‘Dispassionate analysis’ of UK infrastructure needs?
In 2013, chancellor George Osborne told the BBC that he was ‘passionate‘ about the HS2 rail project. But should national and regional infrastructure planning be determined by the ‘passion’ and whim of politicians like Andrew Adonis and George Osborne?
Senior vice president of the Institution of Civil Engineers (and former Network Rail chief) Sir John Armitt believes that a National Infrastructure Commission headed by Lord Adonis “can provide unbiased analysis on the UK’s infrastructure needs for the coming decades and act as a catalyst for reaching consensus”.
[Consensus can power infrastructure revolution, ICE, 7 Oct 2015]
In the UK we have a rich engineering heritage stretching back to the industrial revolution, and proven ability in delivering major projects. Nonetheless we encounter some difficulties when it comes to understanding why we must invest, what we need to build and having confidence in our decisions.
In 2012 I was asked to develop a way forward – with cross-party support for evidence-based decision making at its heart. My colleagues and I – including Lord Adonis – consulted widely and proposed the creation of a National Infrastructure Commission to provide dispassionate analysis of the UK’s long-term infrastructure needs.
Three years later, I am thrilled to finally see cross-party support for the concept. During this year’s Budget, the Chancellor said government needed to be bold when it comes to infrastructure, and this is indeed a bold and positive step.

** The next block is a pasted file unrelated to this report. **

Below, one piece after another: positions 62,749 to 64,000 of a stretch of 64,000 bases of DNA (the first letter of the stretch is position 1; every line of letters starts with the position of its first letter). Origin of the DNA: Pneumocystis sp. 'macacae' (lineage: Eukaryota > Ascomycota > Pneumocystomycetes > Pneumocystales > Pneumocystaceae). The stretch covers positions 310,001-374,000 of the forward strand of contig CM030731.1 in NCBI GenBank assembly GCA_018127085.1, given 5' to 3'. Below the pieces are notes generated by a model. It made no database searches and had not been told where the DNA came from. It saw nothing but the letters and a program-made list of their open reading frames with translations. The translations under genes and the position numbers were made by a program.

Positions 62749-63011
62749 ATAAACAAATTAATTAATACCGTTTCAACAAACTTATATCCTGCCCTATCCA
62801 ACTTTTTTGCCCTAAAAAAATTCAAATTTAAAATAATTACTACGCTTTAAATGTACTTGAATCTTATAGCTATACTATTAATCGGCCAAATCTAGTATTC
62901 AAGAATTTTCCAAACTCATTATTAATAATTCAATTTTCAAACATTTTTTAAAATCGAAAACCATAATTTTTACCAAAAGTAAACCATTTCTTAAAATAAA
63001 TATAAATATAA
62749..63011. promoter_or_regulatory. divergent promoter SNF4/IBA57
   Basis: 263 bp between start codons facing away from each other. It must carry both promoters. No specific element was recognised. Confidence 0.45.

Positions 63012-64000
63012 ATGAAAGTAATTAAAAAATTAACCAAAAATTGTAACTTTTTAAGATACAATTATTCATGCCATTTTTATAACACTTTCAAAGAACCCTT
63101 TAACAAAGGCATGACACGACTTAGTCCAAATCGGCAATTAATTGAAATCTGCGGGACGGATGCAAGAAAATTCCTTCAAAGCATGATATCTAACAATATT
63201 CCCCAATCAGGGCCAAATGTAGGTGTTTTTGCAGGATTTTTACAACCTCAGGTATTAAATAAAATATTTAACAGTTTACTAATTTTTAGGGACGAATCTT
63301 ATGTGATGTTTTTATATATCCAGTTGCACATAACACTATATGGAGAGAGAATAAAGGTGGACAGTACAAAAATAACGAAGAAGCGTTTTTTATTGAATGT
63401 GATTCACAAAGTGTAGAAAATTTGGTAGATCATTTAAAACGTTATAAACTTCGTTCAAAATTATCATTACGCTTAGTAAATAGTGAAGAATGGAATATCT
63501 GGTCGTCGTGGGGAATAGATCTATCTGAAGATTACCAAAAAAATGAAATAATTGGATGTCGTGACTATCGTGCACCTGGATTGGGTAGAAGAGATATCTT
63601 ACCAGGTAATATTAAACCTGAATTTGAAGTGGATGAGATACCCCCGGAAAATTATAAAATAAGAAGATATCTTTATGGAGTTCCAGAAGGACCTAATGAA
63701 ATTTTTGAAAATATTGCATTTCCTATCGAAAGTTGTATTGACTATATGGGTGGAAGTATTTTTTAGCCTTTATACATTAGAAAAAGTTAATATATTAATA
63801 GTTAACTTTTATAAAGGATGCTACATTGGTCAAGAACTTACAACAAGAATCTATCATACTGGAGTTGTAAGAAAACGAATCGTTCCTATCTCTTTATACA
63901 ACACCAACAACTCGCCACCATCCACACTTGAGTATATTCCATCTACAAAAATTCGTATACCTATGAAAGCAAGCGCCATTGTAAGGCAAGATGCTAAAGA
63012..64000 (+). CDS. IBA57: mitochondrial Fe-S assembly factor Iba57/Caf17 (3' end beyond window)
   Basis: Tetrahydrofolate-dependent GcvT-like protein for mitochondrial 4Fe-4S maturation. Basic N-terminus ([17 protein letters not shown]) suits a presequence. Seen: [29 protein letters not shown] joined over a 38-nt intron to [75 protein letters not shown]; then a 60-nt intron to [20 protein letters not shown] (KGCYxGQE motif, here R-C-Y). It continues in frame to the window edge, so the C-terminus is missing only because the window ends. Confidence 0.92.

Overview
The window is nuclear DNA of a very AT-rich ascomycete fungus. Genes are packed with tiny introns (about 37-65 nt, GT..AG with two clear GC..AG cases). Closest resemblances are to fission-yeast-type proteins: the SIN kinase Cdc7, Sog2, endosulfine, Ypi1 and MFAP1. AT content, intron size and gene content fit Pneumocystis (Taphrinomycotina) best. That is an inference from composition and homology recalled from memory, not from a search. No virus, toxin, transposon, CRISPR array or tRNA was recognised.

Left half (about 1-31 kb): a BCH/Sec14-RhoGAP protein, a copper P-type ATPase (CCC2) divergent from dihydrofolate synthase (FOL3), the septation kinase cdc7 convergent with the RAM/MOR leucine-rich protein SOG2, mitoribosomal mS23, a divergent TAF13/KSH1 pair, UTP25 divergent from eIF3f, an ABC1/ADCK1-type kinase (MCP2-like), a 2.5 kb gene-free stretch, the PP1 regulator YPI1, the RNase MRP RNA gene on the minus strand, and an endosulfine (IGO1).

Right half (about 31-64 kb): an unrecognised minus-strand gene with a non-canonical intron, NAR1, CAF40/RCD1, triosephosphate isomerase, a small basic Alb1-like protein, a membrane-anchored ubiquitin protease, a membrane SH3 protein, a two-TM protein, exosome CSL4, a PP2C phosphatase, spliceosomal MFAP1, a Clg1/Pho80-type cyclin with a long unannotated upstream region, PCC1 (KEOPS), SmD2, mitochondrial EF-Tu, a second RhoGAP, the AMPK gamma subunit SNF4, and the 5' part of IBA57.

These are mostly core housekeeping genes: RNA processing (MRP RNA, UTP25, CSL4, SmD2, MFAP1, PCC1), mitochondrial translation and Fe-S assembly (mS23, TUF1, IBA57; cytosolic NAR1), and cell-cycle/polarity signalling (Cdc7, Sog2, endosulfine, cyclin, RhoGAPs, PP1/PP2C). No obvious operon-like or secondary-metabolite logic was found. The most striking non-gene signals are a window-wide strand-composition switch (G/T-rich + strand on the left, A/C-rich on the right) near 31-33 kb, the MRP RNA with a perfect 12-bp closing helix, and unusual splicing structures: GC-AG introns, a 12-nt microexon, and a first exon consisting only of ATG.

Lord Adonis is the right person to take the helm. He has long championed infrastructure and brings vast experience in transport and housing. He is known and respected across political boundaries for his drive, intelligence and ideas. He has all the credentials.
And he is keen to get started. While the commission is being put into statute, Andrew will work on an interim basis – providing continuity to industry and certainty to the investment community.
[…] Let’s be clear – a commission cannot remove politics from decisions on infrastructure and nor should it; politicians and the public will always have differing views on how to achieve something. However, the commission can provide unbiased analysis on the UK’s infrastructure needs for the coming decades and act as a catalyst for reaching consensus.
For me, the success of the commission will be truly underpinned by the independent evidence on which its analysis is based. This essentially opens up the debate; drawing from a wide pool of experts, data, analysis and consultations, and taking into consideration key factors such as climate change, population growth and affordability for the taxpayer. It will provide a basis for the strategic thinking that has been largely absent in the UK over the last few decades.